big three groups of less than desirable
Crustaceans that too often hitch a ride
in with other hard substrates: Yes, it’s
not Rice Crispies snap, crackling and
popping unfortunately; but Crabs, Pistol
Shrimps and Mantis that all-too often
are hiding out by day, scouring your
system stealthily by night, eating your
other livestock! At right, a Mitrax
forceps coming out at night in Bonaire.
Below; good-looking for still a Pistol,
Alpheus soror, and a nice Odontodactylus
scyllarus in the wild.
Best to be on the look out for
these jointed legged critters when you
introduce hard items, and to still keep
vigilant as your system matures. Their
easily excluded through quarantine of
new materials, and most can be otherwise
baited and trapped in an up and going
Snails, like the insects that are
beetles are faves of creators, there
being so many species of them. Though
most are no trouble in captivity, some
coming in on live rock et al hard
materials are overtly predaceous, even
potentially dangerous to you, the
hobbyist. Experienced reefers will be
familiar with Heliacus, Box or Sundial
Snails; and other predaceous species.
How ‘bout the one at right? Yep; this is
a Textile Cone; Conus textilus; a fish
eater and dangerous to humans.
Even Spiny Skinned Animals?!!!
Most folks don’t object to a
freebie sea urchin, but some HH seastars
can become population bombs in their own
right. To wit, the oh-so-cute Asterina
stars (at right) and some brittlestars
(Ophiocoma, below). Little appreciated
is that Ophiuroids are definitive
animals in shallow to abyssal seas,
often determining what other life can
and does live there. You don’t want too
many of these. Bait/trap them out by
night and/or physically remove them.
The “Pro” Side of Hard Substrate Hitchhikers: MANY!
Cheer up sunshine; it’s not all
gloom and doom when using natural live
rock, wild-collected live sand and
attached immotile livestock. Very many
good microbes, aerobic and not, algaes
of all sorts are introduced there in.
Some of our faves include encrusting Red
algae (as at right); all Divisions (the
botanical equivalent to animal
taxonomy’s Phyla) are found on and
imported with hard substrates; and most
all with fresh natural seawater.
Though most all of it is
intentionally removed by hammers and
high pressure water, a huge part of
marine environments biota are sponges,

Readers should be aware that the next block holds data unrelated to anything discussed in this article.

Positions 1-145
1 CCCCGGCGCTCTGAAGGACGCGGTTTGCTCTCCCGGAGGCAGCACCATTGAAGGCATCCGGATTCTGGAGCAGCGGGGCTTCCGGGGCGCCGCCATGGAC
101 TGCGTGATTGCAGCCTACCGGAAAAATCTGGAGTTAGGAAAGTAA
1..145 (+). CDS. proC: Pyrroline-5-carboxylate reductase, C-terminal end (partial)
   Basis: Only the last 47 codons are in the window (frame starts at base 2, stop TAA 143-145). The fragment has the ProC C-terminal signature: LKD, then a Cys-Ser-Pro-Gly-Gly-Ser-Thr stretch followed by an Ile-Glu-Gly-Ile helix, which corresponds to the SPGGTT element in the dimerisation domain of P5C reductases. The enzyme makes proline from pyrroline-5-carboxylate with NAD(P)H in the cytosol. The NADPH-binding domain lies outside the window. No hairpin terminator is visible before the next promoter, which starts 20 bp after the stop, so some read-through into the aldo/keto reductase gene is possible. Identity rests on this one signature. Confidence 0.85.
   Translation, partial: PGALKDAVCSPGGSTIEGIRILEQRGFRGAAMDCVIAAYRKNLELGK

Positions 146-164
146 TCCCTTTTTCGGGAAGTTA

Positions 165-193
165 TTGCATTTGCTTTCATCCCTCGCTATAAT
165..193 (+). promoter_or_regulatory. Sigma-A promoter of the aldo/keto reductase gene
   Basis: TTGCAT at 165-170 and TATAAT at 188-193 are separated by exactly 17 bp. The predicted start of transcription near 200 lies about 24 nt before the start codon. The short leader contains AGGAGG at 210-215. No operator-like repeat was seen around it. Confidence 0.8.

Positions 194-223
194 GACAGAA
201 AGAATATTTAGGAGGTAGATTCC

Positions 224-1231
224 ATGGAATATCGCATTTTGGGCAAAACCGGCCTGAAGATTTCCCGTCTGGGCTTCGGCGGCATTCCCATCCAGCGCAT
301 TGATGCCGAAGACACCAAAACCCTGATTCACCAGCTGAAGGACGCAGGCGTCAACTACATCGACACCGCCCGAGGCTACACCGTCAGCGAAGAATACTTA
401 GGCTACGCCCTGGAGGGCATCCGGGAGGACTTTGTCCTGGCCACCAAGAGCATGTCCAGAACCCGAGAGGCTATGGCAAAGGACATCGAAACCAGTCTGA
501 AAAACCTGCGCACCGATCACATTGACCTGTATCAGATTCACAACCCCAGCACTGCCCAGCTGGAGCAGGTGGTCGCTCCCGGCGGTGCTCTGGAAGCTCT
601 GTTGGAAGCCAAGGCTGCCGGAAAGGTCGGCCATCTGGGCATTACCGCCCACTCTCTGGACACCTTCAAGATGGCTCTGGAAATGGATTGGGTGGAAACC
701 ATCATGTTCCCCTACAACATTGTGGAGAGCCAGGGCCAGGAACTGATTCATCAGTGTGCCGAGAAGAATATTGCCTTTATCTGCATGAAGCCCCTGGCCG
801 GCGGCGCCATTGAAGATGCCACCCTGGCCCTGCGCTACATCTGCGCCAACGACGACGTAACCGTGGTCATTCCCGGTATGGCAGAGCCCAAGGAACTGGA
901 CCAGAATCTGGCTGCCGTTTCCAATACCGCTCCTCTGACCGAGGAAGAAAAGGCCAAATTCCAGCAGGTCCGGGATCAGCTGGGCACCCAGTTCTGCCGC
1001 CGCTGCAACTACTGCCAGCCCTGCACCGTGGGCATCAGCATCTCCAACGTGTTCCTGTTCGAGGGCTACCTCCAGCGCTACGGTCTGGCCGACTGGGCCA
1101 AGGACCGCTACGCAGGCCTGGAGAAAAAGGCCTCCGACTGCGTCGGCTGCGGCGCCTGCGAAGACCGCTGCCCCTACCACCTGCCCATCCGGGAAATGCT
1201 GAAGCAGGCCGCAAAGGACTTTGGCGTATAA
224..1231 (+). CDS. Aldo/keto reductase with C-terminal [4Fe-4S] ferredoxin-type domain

Poriferans; ubiquitous filter feeders of
the seas. They’re specifically removed
to reduce fouling from their passing in
transit, but… some almost always survive
handling, boxing, shipping… and will
resurrect themselves given propitious
circumstances (good water quality,
stable conditions). Here’s a mix on rock
in Nuka Hiva, Marquesas.
Cnidarians; mostly called “corals”
by hobbyists, are similarly removed from
wild-collected live rock; mostly to
comply with country and international
(CITES) stipulations. Indeed, some LR
purveyors list their shipments as “Misc.
Scleractinia” to avoid confiscation
should some small colonies pass
undetected by their staff. As with
die-backs in your system, even just a
bit of tissue can recover under good
care. Here’s an apparent stony coral
skeleton… in Wakatobi, S. Sulawesi.
Ascidians; aka Sea Squirts along
with sponges make up about half the
biomass on and in live rock. Again, they
too are “whacked off” in processing the
rock for shipment, for the same reasons
as Sponges…. And this is a great shame.
This “almost vertebrate” life is very
beautiful and interesting biologically.
IF you can get “very good/fresh” live
rock, you may find live Sea Squirts
popping up on it in time. Here in N.
More Specialized HHs:
Heck; we’re running out of time
and space! Am desirous of listing
Waminoa species flatworms as they’re so
common; occurring on many species of
stony (here on Plerogyra on the right)
and soft (on a Sarcophyton below). As
with Bristleworms, folks used to lose
their minds on encountering these.
Again, here comes the pitch for
isolating all incoming…. And if you have
a bunch at stake, or are in the biz,
using preventative dips/baths to prevent
introducing these dang pests. Too late?
Siphoning them off their hosts, the
rock, substrate helps… there are some
natural predators (mostly small
Labrids), and though dangerous to use,
Anthelminthics that will poison ALL
worms, and possibly other life… that one
can use. Be ready to do massive water
changes should this use poison your
Got Giant Clams? Maybe Pyramid Snails As Well!
Pyramidellid snails can make their
way into a system on other hard
materials, but most all are errantly
introduced with infested Tridacnid
Clams. Oh yes; they’re no fun. Again,
best excluded by careful isolation of
new Clams, examination of their byssus
area, and cursory removal with sharp
forceps in processing ahead of their
introduction to main/displays. There are
predators that will eat these pest
snails, but they can easily damage the
byssus, possibly killing the clam.
Where are the rest?! Where are the Red Bugs, the Coral Eating
Nudibranchs; this can’t be all? Well, actually…. The above accounting
may well not be surprising to you; and for sure there are MANY more
hitchhikers we could chat about. Don’t fear the Reaper or them. Instead,
get and use a solid quarantine protocol to keep most out from the get
go; and be aware of what to look for in the way of accidental
introduction; sensible control. As with other aspects of marine aquarium
keeping, nothing good happens quickly with hitchhikers.